Figuratively speaking

The creation of new jobs is essential for a healthy economy. However, the lack of reliable data on jobs is currently a much debated issue and key concern in the country today.

This is also a major handicap for policymakers and private sector analysts alike, who find it difficult to assess the impact of government's various schemes toward creation of jobs in the country. Similar argument was also made by prime minister Narendra Modi in an interview few days back to a magazine. He said “Today the problem is not about the lack of jobs but rather about the lack of available data on jobs. I don’t blame our opponents for blaming us on the issue of jobs, after all, no one has an accurate data on jobs. Our traditional matrix of measuring  jobs is simply not good enough to measure new jobs created in a year in the new economy of new India”.

In spite of this, just after two weeks of his interview, he could not resist himself of criticism made by Congress president Rahul Gandhi that government failed to create enough jobs in the recent parliament speech in response to the No-confidence Motion in Lok Sabha. In his reply, he also provided some interesting job statistics and said that over one crore jobs were created in the country during the past one year citing a survey figure of some independent agency. Interestingly, the name was not revealed.

Asserting on his points, the prime minister referred to employment figures available in the system including EPF, NPS, formal and informal sector. He said the government has met its promise of creating one crore jobs in a year: 45 lakh jobs based on Employees Provident Fund Organisation (EPFO) data; 5.7 lakh jobs based on National Pension Scheme; more than 6 lakh jobs based on doctors, chartered accountants and lawyers, who started working; and 20 lakh jobs from transport sector based on sales of auto rickshaws, commercial vehicles and passenger vehicles. Grippingly, these figures not add upto 1 crore. Surjit Bhalla, a member of the Economic Advisory Council to Prime Minister (EAC-PM) has also claimed that 1.3 crore new jobs created in 2017 alone.

On the other hand, Rahul Gandhi in the past also provided several job data without providing their sources. During the last state election held in Karnataka, he suggested that India under the Modi government generated only 6.5 lakh jobs in four years, while the Congress government in Karnataka had claimed that the state generated 13.9 lakh jobs in the last four years and is inching closer towards meeting the state government’s target of creating 15 lakh jobs by 2019. If only one state has managed to create nearly 14 lakh jobs then how the Modi government created only 6.5 lakh jobs during the same period. The source of data is not clear but job figure is now a common refrain in the political discourse.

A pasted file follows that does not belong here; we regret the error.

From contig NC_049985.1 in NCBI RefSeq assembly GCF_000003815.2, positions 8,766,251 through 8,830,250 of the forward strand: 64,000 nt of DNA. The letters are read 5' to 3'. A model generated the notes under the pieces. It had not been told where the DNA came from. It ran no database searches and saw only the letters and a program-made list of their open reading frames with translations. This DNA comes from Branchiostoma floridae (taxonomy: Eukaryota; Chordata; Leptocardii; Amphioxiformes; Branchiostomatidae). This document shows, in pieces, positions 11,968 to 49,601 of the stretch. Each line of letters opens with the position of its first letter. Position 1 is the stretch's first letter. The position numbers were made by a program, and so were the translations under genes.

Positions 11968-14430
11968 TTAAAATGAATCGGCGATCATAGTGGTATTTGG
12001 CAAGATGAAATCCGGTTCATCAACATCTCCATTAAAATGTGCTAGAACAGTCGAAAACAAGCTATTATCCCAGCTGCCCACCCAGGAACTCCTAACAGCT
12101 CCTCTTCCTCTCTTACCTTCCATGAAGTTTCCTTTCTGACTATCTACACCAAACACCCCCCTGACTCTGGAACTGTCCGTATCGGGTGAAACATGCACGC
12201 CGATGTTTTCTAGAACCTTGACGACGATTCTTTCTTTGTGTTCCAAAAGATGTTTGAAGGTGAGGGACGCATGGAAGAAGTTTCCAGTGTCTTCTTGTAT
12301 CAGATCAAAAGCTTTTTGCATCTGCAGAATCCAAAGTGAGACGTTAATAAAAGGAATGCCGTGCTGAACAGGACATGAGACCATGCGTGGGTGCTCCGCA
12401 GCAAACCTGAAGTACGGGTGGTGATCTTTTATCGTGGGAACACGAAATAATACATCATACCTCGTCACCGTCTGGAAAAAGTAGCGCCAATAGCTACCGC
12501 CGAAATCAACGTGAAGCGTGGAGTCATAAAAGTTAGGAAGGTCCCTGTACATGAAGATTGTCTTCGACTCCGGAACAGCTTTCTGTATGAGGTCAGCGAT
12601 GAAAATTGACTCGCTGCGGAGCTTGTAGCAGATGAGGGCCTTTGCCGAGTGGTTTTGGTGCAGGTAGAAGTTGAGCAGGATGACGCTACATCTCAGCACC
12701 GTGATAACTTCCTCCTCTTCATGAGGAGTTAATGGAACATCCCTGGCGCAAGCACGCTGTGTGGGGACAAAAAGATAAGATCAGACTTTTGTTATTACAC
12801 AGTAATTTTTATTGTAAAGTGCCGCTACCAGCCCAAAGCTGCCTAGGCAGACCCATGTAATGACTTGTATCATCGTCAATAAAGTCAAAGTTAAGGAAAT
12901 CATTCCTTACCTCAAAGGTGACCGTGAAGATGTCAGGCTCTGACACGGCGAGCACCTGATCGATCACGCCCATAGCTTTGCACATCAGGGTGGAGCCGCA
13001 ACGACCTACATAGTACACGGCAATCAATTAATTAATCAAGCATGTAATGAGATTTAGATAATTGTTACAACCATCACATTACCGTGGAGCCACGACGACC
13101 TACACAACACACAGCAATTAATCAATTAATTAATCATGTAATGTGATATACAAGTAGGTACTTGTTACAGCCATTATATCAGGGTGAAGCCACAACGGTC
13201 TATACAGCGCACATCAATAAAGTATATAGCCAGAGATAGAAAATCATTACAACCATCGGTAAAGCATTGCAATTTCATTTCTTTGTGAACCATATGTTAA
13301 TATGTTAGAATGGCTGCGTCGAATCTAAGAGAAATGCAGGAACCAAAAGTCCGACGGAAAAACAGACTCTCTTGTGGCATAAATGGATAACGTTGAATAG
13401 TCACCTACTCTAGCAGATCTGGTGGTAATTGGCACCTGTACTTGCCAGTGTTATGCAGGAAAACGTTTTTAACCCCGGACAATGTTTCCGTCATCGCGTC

At present only two independent but piecemeal sources of data on employment — one, Centre for Monitoring Indian Economy (CMIE) who collects data from a panel of households of over 5 lakh adults from 1.58 lakh households, spread around 325 cities and 2,900 villages, another, EPFO, which provides payroll based data of formal sector employment in the country. The EPFO data suggests a likely of 7 million formal jobs created in 2017-18. However, contrary to EPFO and the PM’s claim, CMIE survey suggests that only 1.7 million (formal + informal) jobs have been created in 2017-18. The survey suggests a declining trend in the labour participation rate from 46.1 per cent to 43.5 per cent, while unemployment rate rose from 3.8 per cent to 6.3 per cent during the same period paints a worrisome picture.  

On whole, the government itself is primarily responsible for the present confusion of job data in the country. Since 1972-73, the five-yearly Employment-Unemployment Surveys (EUS) was conducted by the National Sample Survey Organisation (NSSO), which have been the mainstay for analysing labour market trends. However, a taskforce appointed by the prime minister recommended that NSSO, EUS surveys be scrapped in favour of a more periodic survey that will collects data for more precise results on jobs being created or lost. As the last round of the EUS was held in 2011-12, there is no reliable way of updating employment trends. The EUS has been replaced with an annual Period Labour Force Survey (PLFS), which was launched in April last year to obtain employment data at shorter intervals by measuring quarterly changes in statistical indicators of labour market in urban areas and to generate annual estimates of labour force for the economy as a whole. As we enter the election year (the general elections set to be held by mid 2019) and the employment survey results still not out. In the lack of periodic and credible data on jobs makes it is difficult to assess the impact of policy actions and measure accurate job growth in the economy. Thus, for the government, the need of the hour is to release the annual employment survey results as early as possible to remove the muddle of job dataand to comeout clear on the facts.

(With Balwant S Mehta, a fellow of Institute for Human Development)


(The writer is founding editor of Rural Connect)